Cypriots honor martyrs, continue unification fight

On April 8, Cypriots marked the anniversary of the assassination of two Cypriot patriots – one of Turkish background and the other of Greek background – with a march to the gravesite of Dervis Ali Kavazoglou in Dali, a town in Cyprus’s Nicosia district.

Kavazoglou, a Turkish Cypriot, and Costas Mishaoulis, a Greek Cypriot, both leaders of AKEL (Progressive Party of the Working People), were assassinated by a Turkish-oriented terrorist organization, TMT, on April 11, 1965.

During the late colonial period, and during the early years of Cyprus’s independence from the United Kingdom, TMT sought the partition of Cyprus between Greece and Turkey. They conducted a terror campaign against progressive Cypriots of Turkish background who were struggling for a Cyprus that was free from both imperialist domination and ethnic division. In this period many progressive Cypriots were murdered or injured by these fascists; others were forced to flee the country for their lives. Kavazoglou refused to knuckle under and continued to fight for a united and independent Cyprus, which is why he was targeted since 1958.

In remarks at the gravesite, AKEL General Secretary Andros Kyprianou spoke to the motivations of all the fascist organizations at that time, explaining that while extreme nationalists of Turkish origin rallied to TMT, those of Greek origin organized their own paramilitary group, EOKA B, which sought unification of Cyprus with Greece and elimination of all Cypriots of Turkish background.

Both TMT and EOKA B had a goal in common with imperialism – to divide Cypriots along ethnic and political lines. Imperialism wanted Cypriots to fight each other rather then to unite to fight a common enemy. Besides fostering disunity and inter-communal hatred these right wing organizations also were willing to do imperialism’s dirty work by trying to physically destroy the left.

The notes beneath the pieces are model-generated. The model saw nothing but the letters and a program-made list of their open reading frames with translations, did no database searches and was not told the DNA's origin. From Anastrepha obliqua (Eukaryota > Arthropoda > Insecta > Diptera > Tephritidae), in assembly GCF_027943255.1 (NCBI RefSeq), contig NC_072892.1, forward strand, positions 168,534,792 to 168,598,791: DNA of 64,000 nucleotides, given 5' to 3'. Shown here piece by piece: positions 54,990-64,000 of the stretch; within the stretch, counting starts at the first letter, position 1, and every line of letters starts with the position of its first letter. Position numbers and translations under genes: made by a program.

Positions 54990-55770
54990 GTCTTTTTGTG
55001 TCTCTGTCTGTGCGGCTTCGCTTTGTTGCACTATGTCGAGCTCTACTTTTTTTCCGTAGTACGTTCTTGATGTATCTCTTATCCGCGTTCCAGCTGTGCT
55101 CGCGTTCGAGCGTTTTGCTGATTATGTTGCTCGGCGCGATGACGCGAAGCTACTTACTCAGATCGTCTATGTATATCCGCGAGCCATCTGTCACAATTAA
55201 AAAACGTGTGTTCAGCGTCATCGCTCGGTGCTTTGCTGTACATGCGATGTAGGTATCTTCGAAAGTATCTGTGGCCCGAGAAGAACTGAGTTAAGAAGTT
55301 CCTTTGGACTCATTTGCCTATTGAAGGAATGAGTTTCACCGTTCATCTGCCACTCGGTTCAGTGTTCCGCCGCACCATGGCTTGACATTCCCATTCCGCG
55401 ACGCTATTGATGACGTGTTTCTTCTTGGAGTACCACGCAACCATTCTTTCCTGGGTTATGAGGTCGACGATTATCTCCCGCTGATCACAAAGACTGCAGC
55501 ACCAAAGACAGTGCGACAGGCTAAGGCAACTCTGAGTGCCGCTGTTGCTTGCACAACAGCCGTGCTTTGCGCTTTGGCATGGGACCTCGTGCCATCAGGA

Through all this, AKEL refused to be tricked into a civil war and held steadfast to its calls for unity of all Cypriots against colonial occupation and aggression. From the time of their deaths, Kavazoglou and Mishaoulis have been considered heroes and symbols of unity between Cypriots of Greek and Turkish backgrounds. It’s that unity between the two communities that AKEL advocates for today.

Cyprus President Demetris Christofias is former general secretary of AKEL. His administration has been working to unify the island nation, which has been partitioned since an attempted right-wing coup and subsequent Turkish invasion in 1974.

In line with United Nations resolutions and agreements reached by former Cyprus presidents, Christofias is seeking to unify Cyprus as a bi-zonal, bi-communal federation with single sovereignty and citizenship. In this he has faced opposition, not only from Turkish nationalist forces, but also from some forces in the Greek Cypriot community, who are trying to undermine the peace process with demagogic appeals to Greek nationalism.

In his speech, Kyprianou succinctly outlined the president’s efforts:

“President Christofias is working consistently and with sincerity to achieve a just, under the circumstances, functional and viable solution to the Cyprus problem … a solution that will reunite the territory, people, institutions and the economy; a solution that will safeguard the human rights and fundamental freedoms of the Cypriot people as a whole, Greek Cypriots and Turkish Cypriots.”

Kyprianou concluded his remarks by reiterating that AKEL’s undying commitment for a unified, independent Cyprus would continue in the future, saying:

“This party has never yielded, nor will it do so today. This country can and must be saved. This people will manage to do so. In the name of the sacrifice of our heroes we will continue the struggle! We will continue the struggle until vindication!”

Photo via AKEL



Gary Bono
Gary Bono

Gary Bono is an activist and retired transit worker writing from New York.